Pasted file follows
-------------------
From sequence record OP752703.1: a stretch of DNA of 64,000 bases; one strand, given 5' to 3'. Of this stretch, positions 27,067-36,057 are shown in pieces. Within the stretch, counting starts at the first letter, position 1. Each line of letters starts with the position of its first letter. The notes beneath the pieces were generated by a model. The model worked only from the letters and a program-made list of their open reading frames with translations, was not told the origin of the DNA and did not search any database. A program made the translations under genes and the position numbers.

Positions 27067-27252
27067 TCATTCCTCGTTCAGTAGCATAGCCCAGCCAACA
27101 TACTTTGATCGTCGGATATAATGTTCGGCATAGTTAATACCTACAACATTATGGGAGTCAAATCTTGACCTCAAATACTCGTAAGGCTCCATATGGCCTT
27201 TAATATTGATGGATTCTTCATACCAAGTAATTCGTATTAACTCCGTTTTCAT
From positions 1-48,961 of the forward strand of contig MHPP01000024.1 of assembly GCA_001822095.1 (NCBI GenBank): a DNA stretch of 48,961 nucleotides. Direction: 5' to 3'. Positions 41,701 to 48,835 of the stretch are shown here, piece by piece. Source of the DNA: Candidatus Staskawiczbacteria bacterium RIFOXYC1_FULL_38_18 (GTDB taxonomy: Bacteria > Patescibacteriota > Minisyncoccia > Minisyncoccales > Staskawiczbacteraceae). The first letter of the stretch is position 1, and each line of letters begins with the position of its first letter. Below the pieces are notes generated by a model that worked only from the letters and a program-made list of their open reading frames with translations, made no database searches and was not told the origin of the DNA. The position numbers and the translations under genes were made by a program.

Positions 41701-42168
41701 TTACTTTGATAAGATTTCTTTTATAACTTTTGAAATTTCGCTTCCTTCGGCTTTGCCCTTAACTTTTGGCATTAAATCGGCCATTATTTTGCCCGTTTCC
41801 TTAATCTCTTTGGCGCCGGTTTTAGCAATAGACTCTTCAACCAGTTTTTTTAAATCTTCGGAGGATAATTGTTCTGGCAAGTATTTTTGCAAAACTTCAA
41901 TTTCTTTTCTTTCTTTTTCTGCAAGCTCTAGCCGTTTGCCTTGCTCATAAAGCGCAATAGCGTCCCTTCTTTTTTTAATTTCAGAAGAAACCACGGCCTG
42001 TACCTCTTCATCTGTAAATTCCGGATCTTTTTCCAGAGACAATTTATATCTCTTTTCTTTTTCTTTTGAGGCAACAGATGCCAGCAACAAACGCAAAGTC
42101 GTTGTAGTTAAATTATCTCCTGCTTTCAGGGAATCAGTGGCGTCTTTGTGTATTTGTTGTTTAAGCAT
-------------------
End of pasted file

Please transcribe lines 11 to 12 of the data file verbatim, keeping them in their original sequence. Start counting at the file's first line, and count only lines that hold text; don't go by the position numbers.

42001 TACCTCTTCATCTGTAAATTCCGGATCTTTTTCCAGAGACAATTTATATCTCTTTTCTTTTTCTTTTGAGGCAACAGATGCCAGCAACAAACGCAAAGTC
42101 GTTGTAGTTAAATTATCTCCTGCTTTCAGGGAATCAGTGGCGTCTTTGTGTATTTGTTGTTTAAGCAT